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Assessment of Performance

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In this final chapter, I want to look at some of the issues associated with assessing competence. In the previous chapter, I looked at some examples of crew resource management (CRM) assessment frameworks in order to explore the idea of competence as implemented in these tools. I made the point that a competence model is not an assessment tool but, by using these frameworks as a starting point, it raised the question of what aspects of behaviour could be captured. The approaches illustrated were all based on the idea that performance needs to be observed in the workplace and that the assessment tool is simply a framework for capturing significant samples of behaviour. Observable outputs are, of course, simply the result of hidden cognitive processes and, thus, a comprehensive appraisal of overall competence is probably not possible through workplace observation alone. We may need a different approach.

In this chapter, I look at the problem of assessment from the perspective of reliability: the data collected must stand up to scrutiny or the conclusions we draw will not necessarily guarantee that crew are fit for purpose. I will look at the main sources of unreliability: the assessment tool, the method of grading, the assessors, the mechanics of the process and the context of assessment. We will look at some of the statistical methods we can use to validate data collection tools. Before we get into the detail, there is a fundamental issue that needs to be addressed: what are the differing needs of the various stakeholders in the process?

Why Assess?

Ultimately, we assess performance because the regulations in force in our jurisdiction require us to. However, this simple demand creates quite a complex problem and the answers to the question ‘why assess?’ could shape both what we assess and what we use the data for. There are four key stakeholders in competence assessment. First, the individual being assessed wants to know of their progress in training or their performance against a standard, which is usually some organisationally- mandated benchmark of ‘acceptable’ proficiency. Second, the employer, the airline, wants to know if crews are fit for purpose. Can all crew be used for all possible tasks or are there any constraints on their use? Constraints represent an enforced underutilisation of an asset and, therefore, foregone returns. Third, the training system wants to know if the training inputs are achieving the goal of producing a competent workforce. Finally, the regulator wants to know if pilots are legal to fly. These four requirements are usually met by a single process: observation on a check ride or in a simulator event using an assessment scheme that is probably not optimised for any specific stakeholder. A failure to recognise that these differences exist in the first place will result in schemes that serve no real purpose other than to satisfy the very first requirement mentioned above: we do it because we have to.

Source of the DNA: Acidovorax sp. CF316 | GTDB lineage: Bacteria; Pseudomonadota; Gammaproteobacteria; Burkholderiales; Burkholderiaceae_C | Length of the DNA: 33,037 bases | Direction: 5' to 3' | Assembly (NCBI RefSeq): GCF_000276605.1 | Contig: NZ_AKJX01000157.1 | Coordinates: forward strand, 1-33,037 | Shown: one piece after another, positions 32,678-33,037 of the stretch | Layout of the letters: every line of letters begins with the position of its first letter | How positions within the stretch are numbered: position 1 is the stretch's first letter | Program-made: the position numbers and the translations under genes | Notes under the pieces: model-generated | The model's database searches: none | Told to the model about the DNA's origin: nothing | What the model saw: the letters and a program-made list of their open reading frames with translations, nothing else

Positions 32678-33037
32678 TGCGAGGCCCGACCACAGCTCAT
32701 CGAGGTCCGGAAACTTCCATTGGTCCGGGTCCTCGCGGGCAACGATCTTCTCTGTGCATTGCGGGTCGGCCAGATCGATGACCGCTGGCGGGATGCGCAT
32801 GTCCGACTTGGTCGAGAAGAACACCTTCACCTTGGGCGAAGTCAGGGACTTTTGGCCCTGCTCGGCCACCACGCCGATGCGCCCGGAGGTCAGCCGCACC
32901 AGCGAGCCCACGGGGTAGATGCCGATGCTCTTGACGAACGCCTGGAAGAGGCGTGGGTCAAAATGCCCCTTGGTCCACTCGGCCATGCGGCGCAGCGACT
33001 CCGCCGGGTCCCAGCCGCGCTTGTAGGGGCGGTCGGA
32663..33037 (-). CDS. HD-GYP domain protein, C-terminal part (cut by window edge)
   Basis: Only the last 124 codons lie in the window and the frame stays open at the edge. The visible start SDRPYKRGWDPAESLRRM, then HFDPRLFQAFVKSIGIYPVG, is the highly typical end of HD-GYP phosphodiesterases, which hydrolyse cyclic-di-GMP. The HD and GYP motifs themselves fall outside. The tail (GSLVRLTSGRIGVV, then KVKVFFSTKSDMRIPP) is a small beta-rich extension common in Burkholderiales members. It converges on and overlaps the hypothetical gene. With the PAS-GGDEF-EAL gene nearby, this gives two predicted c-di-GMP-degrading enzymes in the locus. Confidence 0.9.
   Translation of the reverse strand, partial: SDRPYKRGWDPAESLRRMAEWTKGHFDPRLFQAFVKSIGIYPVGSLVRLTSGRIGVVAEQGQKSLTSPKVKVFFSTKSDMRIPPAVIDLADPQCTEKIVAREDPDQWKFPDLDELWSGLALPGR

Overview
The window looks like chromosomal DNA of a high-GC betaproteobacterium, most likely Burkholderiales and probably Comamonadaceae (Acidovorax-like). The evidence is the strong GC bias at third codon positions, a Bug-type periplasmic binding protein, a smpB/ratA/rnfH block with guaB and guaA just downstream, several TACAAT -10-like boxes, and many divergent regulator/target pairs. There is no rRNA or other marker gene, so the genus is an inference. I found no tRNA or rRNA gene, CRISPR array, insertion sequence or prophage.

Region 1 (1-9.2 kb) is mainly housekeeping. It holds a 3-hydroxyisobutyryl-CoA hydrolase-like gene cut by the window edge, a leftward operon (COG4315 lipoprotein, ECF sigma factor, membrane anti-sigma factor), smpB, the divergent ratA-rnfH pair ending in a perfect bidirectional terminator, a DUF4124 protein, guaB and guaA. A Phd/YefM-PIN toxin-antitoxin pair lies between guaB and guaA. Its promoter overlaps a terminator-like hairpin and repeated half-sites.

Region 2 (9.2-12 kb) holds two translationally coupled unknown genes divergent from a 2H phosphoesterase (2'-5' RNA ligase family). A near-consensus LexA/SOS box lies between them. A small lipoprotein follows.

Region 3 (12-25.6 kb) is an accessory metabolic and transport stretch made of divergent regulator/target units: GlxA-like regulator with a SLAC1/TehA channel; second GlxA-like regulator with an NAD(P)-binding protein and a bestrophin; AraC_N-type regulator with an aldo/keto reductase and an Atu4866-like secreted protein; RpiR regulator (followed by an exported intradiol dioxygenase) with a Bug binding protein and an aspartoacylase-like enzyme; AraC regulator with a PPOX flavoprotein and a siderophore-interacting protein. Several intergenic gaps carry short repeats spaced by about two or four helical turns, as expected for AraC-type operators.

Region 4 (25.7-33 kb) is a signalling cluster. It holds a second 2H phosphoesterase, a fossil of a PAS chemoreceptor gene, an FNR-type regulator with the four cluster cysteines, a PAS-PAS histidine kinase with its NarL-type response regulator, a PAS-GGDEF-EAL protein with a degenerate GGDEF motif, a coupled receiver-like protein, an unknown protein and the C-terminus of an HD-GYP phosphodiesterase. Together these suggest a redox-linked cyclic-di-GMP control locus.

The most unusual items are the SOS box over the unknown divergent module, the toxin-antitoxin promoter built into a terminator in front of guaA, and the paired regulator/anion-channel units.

There are four commonly used terms in assessment. Summative assessment refers to progress against an agreed standard. For example, an Instrument Rating is usually a profile flown to specified limits laid down by the Regulator. Formative assessment refers to measurement that supports individual personal progress. We may want to establish the extent to which a trainee has mastered a particular aircraft system, for example. A diagnostic test might be set at the start of training to establish the extent of a trainee’s prior knowledge and, therefore, what additional training they need. Criterion-referenced assessment uses an external benchmark against which to compare a score. In the case of the Instrument Rating, it must be flown to standards laid down in regulations. Norm-referenced assessment looks at performance against a reference group. A prospective command candidate could be assessed against a group of recently upgraded captains. The implications that flow from this discussion are that, as well as establishing a benchmark of acceptable performance, we need to consider if the benchmark needs to accommodate differences in training and experience. For example, should new-hire first officers (FOs) be assessed against the same standard as senior captains? We also need to consider how these differences affect the feedback we give to candidates. Do we simply offer an absolute result (pass or fail) or is it better to frame feedback in developmental terms.

Competence assessment is a subjective process in that we are asking one person to express an opinion about another person. More accurately, in an aviation context, it is an act of discrimination. We are choosing between those that are acceptable and those that need additional attention. To make these discriminations, we must first gather evidence against a set of constructs or ‘markers’ and then we must assign a value to the performance.

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